15 to 20 ft.
12 to 15 ft.
eastern half of United States
USDA zones 3-8
hardy to 8,500 ft.
Staghorn Sumac is a vigorously suckering shrub that forms a colony over time. It has large compound leaves that turn a brilliant red in the fall.
This plant is very similar to smooth sumac, except the new growth is covered by felt-like hair. Pyramidal clusters of small flowers turn into velvety red fruits in fall. They persist into winter.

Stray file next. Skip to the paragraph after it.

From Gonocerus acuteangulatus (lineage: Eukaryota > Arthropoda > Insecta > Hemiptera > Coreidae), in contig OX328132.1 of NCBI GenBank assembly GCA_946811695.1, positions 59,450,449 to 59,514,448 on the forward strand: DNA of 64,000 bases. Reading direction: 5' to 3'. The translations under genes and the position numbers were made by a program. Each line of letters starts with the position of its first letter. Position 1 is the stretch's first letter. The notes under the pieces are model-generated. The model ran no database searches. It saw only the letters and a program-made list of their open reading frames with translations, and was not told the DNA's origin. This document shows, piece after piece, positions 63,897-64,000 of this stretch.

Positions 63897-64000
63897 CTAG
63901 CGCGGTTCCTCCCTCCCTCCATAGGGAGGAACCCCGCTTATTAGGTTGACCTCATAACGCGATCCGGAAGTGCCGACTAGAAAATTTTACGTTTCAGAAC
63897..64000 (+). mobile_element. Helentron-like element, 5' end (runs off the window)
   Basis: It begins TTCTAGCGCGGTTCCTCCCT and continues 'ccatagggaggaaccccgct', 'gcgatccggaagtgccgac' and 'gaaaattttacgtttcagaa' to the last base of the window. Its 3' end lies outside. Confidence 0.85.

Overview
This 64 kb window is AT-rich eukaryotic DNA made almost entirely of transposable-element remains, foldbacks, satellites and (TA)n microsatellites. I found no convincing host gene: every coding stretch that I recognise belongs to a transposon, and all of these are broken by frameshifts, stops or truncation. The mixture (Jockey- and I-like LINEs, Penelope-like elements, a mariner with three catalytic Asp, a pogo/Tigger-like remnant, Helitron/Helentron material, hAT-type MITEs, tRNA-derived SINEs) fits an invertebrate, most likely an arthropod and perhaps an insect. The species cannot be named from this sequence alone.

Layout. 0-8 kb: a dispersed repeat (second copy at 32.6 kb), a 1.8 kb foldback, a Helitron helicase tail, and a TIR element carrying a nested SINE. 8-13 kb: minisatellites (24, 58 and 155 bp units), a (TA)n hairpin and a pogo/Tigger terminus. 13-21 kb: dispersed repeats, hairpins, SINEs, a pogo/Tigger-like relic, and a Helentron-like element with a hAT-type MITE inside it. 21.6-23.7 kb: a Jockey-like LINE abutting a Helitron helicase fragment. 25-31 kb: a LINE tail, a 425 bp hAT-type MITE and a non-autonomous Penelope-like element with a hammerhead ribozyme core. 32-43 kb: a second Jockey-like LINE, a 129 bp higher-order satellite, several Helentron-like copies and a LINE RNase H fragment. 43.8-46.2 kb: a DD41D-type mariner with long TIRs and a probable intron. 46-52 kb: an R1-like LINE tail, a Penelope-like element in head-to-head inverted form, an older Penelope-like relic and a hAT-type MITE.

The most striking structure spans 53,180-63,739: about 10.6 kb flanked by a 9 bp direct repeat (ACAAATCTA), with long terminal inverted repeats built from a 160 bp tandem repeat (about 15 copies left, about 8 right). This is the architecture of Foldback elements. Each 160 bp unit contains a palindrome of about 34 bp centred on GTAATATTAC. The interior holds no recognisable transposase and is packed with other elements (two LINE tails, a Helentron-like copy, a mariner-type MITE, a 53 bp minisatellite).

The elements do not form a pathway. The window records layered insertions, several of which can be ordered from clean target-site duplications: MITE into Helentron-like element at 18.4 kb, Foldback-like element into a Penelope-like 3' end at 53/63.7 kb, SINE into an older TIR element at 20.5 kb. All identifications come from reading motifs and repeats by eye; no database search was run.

Staghorn sumac is growing very well at the Cottonwood Creek Garden. Its large umbrella shape and interesting leaves make it different from other large shrubs.
The red seedheads are striking in late summer and are followed by the brilliant fall leaf color. It suckers continuously, requiring constant removal to keep it a from invading other areas.
Pull up sucker plants and seedlings to control unwanted colonization and prune out any dead or damaged branches.